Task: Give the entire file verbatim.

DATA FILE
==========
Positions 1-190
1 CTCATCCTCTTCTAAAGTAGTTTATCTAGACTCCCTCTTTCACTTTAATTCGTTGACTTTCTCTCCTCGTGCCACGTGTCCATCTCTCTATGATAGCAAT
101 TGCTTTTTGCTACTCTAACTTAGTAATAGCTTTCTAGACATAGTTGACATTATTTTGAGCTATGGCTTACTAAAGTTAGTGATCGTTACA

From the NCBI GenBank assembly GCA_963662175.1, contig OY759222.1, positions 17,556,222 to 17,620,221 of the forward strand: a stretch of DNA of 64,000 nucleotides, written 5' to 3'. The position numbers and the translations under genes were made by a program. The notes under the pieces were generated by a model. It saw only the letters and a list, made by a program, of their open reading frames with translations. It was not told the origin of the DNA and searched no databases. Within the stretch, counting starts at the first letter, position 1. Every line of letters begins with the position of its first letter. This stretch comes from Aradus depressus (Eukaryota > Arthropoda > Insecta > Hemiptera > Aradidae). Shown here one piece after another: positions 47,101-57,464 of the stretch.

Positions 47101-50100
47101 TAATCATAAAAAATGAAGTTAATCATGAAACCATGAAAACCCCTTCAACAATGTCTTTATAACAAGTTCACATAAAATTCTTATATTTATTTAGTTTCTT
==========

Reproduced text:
Positions 1-190
1 CTCATCCTCTTCTAAAGTAGTTTATCTAGACTCCCTCTTTCACTTTAATTCGTTGACTTTCTCTCCTCGTGCCACGTGTCCATCTCTCTATGATAGCAAT
101 TGCTTTTTGCTACTCTAACTTAGTAATAGCTTTCTAGACATAGTTGACATTATTTTGAGCTATGGCTTACTAAAGTTAGTGATCGTTACA

From the NCBI GenBank assembly GCA_963662175.1, contig OY759222.1, positions 17,556,222 to 17,620,221 of the forward strand: a stretch of DNA of 64,000 nucleotides, written 5' to 3'. The position numbers and the translations under genes were made by a program. The notes under the pieces were generated by a model. It saw only the letters and a list, made by a program, of their open reading frames with translations. It was not told the origin of the DNA and searched no databases. Within the stretch, counting starts at the first letter, position 1. Every line of letters begins with the position of its first letter. This stretch comes from Aradus depressus (Eukaryota > Arthropoda > Insecta > Hemiptera > Aradidae). Shown here one piece after another: positions 47,101-57,464 of the stretch.

Positions 47101-50100
47101 TAATCATAAAAAATGAAGTTAATCATGAAACCATGAAAACCCCTTCAACAATGTCTTTATAACAAGTTCACATAAAATTCTTATATTTATTTAGTTTCTT